Categories: Algorithms, Quantum information.

# Bernstein-Vazirani algorithm

In quantum information, the Bernstein-Vazirani algorithm proves the supremacy of quantum computers over classical deterministic or probabilistic computers. It is extremely similar to the Deutsch-Jozsa algorithm, and even uses the same circuit.

It solves a very artificial problem: we are given a “black box” function $f(x)$ that takes an $N$-bit $x$ and returns a single bit, which we are promised is the lowest bit of the bitwise dot product of $x$ with an unknown $N$-bit string $s$:

\begin{aligned} f(x) = s \cdot x \:\:(\bmod \: 2) = (s_1 x_1 + s_2 x_2 + \:...\: + s_N x_N) \:\:(\bmod \: 2) \end{aligned}

The goal is to find $s$. To solve this problem, a classical computer would need to call $f(x)$ exactly $N$ times with $x = 2^n$ for $n \in \{ 0, ..., N \!-\! 1\}$. However, the Bernstein-Vazirani algorithm allows a quantum computer to do it with only a single query. It uses the following circuit:

Where $U_f$ is a phase oracle, whose action is defined as follows, where $\Ket{x} = \Ket{x_1} \cdots \Ket{x_N}$:

\begin{aligned} \Ket{x} \quad \to \boxed{U_f} \to \quad (-1)^{f(x)} \Ket{x} = (-1)^{s \cdot x} \Ket{x} \end{aligned}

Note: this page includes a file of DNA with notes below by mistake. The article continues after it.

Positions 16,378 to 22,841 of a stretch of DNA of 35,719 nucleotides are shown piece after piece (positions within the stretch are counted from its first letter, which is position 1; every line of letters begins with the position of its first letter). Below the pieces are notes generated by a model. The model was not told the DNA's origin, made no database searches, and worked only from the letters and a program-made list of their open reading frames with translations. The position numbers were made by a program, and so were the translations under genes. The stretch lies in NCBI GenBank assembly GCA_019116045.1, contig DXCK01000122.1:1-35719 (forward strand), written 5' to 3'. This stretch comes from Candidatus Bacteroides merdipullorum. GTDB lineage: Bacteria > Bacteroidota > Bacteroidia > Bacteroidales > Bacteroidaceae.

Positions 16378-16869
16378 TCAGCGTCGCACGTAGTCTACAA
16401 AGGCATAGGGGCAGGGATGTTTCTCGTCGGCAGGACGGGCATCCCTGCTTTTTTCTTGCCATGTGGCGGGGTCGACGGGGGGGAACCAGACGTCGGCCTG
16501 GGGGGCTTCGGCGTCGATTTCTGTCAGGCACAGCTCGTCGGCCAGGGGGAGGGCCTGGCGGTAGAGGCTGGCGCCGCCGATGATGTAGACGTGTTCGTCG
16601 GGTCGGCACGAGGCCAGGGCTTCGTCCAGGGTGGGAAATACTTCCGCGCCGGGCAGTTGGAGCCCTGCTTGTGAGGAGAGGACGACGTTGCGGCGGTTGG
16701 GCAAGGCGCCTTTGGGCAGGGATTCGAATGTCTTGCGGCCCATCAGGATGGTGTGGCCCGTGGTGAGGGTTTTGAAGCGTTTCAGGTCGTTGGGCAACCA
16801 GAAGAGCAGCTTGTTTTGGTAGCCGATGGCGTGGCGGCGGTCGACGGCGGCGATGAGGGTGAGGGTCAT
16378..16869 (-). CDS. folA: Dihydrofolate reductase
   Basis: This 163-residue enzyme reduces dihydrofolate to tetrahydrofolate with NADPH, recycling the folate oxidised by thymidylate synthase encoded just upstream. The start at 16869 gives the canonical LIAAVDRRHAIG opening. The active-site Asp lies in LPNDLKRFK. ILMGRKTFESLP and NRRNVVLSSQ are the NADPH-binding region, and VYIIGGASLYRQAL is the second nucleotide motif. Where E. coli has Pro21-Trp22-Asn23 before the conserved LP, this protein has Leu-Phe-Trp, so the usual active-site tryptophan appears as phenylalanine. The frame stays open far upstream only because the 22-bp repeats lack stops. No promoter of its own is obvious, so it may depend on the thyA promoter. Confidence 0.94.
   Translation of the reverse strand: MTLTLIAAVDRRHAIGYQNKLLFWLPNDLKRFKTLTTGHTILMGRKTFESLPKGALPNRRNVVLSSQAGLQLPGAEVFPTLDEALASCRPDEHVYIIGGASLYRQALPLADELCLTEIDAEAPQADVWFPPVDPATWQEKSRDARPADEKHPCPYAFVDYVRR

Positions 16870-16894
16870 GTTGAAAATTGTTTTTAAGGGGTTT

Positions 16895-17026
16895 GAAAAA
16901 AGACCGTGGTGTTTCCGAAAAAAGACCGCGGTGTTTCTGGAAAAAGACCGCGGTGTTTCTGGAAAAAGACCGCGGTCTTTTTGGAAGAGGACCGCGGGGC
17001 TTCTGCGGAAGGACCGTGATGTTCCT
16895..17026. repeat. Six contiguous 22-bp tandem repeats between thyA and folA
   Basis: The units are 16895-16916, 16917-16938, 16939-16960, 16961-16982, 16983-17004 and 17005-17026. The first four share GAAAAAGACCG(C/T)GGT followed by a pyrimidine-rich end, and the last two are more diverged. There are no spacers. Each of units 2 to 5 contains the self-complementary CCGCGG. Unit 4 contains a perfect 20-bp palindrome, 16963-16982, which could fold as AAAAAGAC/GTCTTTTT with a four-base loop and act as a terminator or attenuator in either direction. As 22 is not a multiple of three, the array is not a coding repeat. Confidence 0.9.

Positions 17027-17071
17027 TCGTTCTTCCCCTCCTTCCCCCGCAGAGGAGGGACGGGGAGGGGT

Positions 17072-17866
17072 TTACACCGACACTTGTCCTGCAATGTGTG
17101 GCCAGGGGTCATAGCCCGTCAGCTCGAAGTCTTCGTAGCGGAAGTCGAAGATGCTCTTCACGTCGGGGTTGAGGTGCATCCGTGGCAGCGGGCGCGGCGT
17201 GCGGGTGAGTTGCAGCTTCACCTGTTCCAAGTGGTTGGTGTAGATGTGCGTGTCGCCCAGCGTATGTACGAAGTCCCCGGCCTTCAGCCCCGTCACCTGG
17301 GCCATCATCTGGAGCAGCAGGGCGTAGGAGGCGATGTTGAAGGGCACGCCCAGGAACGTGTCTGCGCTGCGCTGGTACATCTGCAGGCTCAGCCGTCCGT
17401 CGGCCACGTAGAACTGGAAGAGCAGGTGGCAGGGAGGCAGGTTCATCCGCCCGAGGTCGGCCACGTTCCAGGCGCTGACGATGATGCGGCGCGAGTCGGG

That is, it introduces a phase flip based on the value of $f(x)$. For an example implementation of such an oracle, see the Deutsch-Jozsa algorithm: its circuit is identical to this one, but describes $U_f$ in a different (but equivalent) way.

Starting from the state $\Ket{0}^{\otimes N}$, applying the Hadamard gate $H$ to all qubits yields:

\begin{aligned} \Ket{0}^{\otimes N} \quad \to \boxed{H^{\otimes N}} \to \quad \Ket{+}^{\otimes N} = \frac{1}{\sqrt{2^N}} \sum_{x = 0}^{2^N - 1} \Ket{x} \end{aligned}

This is an equal superposition of all candidates $\Ket{x}$, which we feed to the oracle:

\begin{aligned} \frac{1}{\sqrt{2^N}} \sum_{x = 0}^{2^N - 1} \Ket{x} \quad \to \boxed{U_f} \to \quad \frac{1}{\sqrt{2^N}} \sum_{x = 0}^{2^N - 1} (-1)^{s \cdot x} \Ket{x} \end{aligned}

Then, using the definition of the Hadamard transform and the fact that it is its own inverse, one final set of $H$-gates leads us to:

\begin{aligned} \frac{1}{\sqrt{2^N}} \sum_{x = 0}^{2^N - 1} (-1)^{s \cdot x} \Ket{x} \quad \to \boxed{H^{\otimes N}} \to \quad \Ket{s} = \Ket{s_1} \cdots \Ket{s_N} \end{aligned}

Which, upon measurement, gives us the desired binary representation of $s$. For comparison, the Deutsch-Jozsa algorithm only cares whether $s = 0$ or $s \neq 0$, whereas this algorithm is interested in the exact value of $s$.

1. J.S. Neergaard-Nielsen, Quantum information: lectures notes, 2021, unpublished.
2. S. Aaronson, Introduction to quantum information science: lecture notes, 2018, unpublished.